The aim is for these alliances to reinforce their vocation of long-term permanence, on the one hand, and to provide appropriate instruments to collaborate with the Public Administrations, especially with the Town Halls, on the other hand, in order to increase the stock of rental housing without those bodies having to commit to public investment.

This initiative is being launched in a favourable market context given the growing demand for rental housing and the shortcomings of the current residential rental stock in Spain’s main cities (…).

Original story: El Confidencial 

Translation: Carmel Drake

Castilla & León Reclassifies 28,315 hectares of Buildable Land Back to Rural Use

6 October 2018 – El Confidencial

Torquemada in Palencia has 989 inhabitants and sufficient buildable land on which to construct 162,000 homes. Coca in Segovia has 1,863 inhabitants and sufficient buildable land on which to construct 114,000 homes. Valladolid capital has 299,715 inhabitants and sufficient land on which to construct 217,293 new homes. They are just three simple examples of the urban planning absurdity seen in recent decades that is still present in almost every municipality in Spain.

Since the 1980s, and especially since the beginning of this century, town halls, in particular those in rural areas, have reclassified thousands of hectares of rural land to buildable land, on mass, in the hope that, during the boom times there would be a bureaucracy saving for the property developers, which would encourage them to invest, in both homes and industry. But the bubble burst (…) and thousands of buildable hectares were left over, converted today in a kind of weird joke.

Now, the Junta de Castilla y León wants to recover all of that land to return it to what it always was, agricultural and forestry land without any pretensions of being home to long rows of terraced houses or enormous industrial estates. The regional government has established three phases for the change of its land uses on mass.

It undertook the first phase in 2016, converting 10,000 hectares, and on 18 October this year, it will undertake the second phase, affecting 28,315 hectares, equivalent to half of the island of Ibiza or more than half of La Rioja. In total, 87 municipalities including several provincial capitals with capacity for one million potential homes that will now never see the light. The final mass change is planned for 2022. Goodbye then to the reckless optimism of the past; hello to a different future, one characterised by depopulation, which threatens to erase thousands of towns from the map (…).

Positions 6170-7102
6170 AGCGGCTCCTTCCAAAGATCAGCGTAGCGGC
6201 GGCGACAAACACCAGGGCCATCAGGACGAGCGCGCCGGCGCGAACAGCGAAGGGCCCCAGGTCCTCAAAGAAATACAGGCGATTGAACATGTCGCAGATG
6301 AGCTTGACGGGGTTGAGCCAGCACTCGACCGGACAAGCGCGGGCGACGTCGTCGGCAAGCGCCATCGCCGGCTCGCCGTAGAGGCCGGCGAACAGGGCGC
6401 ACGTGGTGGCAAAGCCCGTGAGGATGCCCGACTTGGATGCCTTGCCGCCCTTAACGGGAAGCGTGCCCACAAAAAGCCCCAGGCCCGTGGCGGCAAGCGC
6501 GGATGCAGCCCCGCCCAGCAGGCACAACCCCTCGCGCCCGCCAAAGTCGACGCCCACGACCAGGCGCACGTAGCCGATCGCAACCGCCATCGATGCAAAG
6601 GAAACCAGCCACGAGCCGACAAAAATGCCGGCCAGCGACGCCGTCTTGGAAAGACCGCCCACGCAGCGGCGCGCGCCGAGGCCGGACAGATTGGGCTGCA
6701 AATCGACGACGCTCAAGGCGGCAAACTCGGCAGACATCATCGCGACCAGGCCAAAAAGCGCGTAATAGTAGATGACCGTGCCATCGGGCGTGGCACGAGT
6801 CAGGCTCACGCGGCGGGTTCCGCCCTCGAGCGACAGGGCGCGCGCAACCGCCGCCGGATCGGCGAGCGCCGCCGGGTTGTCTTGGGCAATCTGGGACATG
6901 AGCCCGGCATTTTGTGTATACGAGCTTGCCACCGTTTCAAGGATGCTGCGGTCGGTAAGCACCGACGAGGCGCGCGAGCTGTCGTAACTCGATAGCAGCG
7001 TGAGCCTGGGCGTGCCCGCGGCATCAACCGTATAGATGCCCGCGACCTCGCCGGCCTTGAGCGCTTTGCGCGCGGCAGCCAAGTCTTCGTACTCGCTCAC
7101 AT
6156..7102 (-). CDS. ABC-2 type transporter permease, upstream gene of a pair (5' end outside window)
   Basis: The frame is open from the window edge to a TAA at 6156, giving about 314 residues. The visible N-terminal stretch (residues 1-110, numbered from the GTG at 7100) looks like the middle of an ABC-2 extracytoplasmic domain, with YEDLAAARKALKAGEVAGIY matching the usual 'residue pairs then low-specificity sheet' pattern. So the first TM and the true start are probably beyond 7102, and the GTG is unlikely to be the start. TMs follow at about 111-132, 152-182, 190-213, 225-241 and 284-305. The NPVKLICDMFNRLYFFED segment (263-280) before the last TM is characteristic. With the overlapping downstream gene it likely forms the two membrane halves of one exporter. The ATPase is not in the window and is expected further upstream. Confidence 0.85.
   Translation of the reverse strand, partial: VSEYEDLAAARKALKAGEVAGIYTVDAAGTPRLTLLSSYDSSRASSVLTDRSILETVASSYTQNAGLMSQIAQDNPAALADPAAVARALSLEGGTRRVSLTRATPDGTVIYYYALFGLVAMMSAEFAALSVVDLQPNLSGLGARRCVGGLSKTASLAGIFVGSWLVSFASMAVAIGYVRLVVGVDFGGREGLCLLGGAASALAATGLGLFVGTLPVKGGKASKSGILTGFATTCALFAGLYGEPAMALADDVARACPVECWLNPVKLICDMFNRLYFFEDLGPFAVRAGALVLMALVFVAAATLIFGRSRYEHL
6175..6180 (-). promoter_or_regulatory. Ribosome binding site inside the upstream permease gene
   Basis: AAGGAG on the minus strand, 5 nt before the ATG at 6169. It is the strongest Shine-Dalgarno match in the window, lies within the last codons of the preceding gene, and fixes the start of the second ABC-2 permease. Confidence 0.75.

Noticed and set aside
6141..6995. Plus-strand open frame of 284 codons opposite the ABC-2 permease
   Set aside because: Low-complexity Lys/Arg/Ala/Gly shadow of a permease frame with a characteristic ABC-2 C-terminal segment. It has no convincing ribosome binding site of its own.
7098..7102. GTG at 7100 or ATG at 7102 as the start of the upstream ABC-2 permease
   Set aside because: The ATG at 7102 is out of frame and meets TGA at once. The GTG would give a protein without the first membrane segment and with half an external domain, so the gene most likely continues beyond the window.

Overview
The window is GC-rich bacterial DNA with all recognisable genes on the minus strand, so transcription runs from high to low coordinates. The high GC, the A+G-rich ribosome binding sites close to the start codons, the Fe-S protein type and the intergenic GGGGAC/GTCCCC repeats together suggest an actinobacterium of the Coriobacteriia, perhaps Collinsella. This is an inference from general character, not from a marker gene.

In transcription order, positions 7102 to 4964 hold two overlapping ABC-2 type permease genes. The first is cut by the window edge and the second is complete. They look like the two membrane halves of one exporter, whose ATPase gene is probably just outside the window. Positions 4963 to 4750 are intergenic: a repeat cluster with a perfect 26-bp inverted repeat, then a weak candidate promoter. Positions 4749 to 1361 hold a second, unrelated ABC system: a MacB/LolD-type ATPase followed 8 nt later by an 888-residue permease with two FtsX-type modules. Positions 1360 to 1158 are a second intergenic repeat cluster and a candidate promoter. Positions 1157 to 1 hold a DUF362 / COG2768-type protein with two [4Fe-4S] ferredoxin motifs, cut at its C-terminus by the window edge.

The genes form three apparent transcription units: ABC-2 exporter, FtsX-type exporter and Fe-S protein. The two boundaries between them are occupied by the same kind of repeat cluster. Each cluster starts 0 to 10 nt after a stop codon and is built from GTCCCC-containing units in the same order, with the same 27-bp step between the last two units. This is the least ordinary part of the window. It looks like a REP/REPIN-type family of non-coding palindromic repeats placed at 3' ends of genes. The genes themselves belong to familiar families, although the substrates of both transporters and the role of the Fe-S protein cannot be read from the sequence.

“This is not Marbella, it was never realistic to think that large companies or property developers were going to come here to build homes. We have an industrial estate with five companies and we have lost 100 inhabitants in the last five years. A town cannot work miracles”, explains Jorge Domingo González, mayor of Torquemada, the rural municipality most affected by this second wave, which will modify 208 areas in Castilla y León (only 45 of them are industrial plots of land) on the basis of the urban planning law approved in 2014. “All of that land was reclassified not to build homes but to facilitate investment (…)”, explains the mayor of Torquemada.

Even so, many mayors did take advantage of the change to approve large residential developments, always under the suspicion, and sometimes rightly so, that they were going to be built with the sole objective of speculation and receiving an illegal bonus. That is where hundreds of ghost urbanisations in the middle of nowhere stemmed from; many are half-built, some even lack roads, but all have now been converted into a burden for municipalities, which do not have enough money to demolish them (…).

The town halls will not see any great benefits from this measure, but the owners of the land will do, since they will save a decent amount by no longer having to pay IBI (property tax) on urban land but having to do so on rural land, which is much cheaper. “In this way, we avoid uncertainties that have no sense in being maintained”, said Marinero…..

There is no record of any owner submitting claims against this change of use, although they have had four years to do so. That in itself is a clear sign that times have changed and that no one in the towns expects to win the lottery. If anything, they now just dream of not disappearing, to avoid being dragged away by the rural exodus.

Original story: El Confidencial (by David Brunat)

Translation: Carmel Drake

Ministry of Finance Prepares an IBI Hike that will Affect 1,200 Town Halls in 2019

1 October 2018 – El Independiente

The Ministry of Finance has already prepared the list of town halls that will review the cadastral values of their urban properties in 2019. That list includes almost 1,200 town halls, equivalent to 15% of the total. That is according to an Order published in the Official State Gazette (BOE) on Saturday, which also reveals that the update coefficients will be established in next year’s Budget Law, which the Government has not presented yet.

Therefore, despite not having published its annual accounts yet and with the threat that, once they are published, it may have to adopt a more restrictive public deficit path, thanks to the situation it inherited from the previous PP Government, the ministry led by María Jesús Montero has published the mandatory order proposed in the Law to apply possible cadastral value rises that will impact the amount raised by Town Halls through taxes such as the Property Tax (also known as the ‘Impuesto sobre Bienes Inmuebles’ or IBI).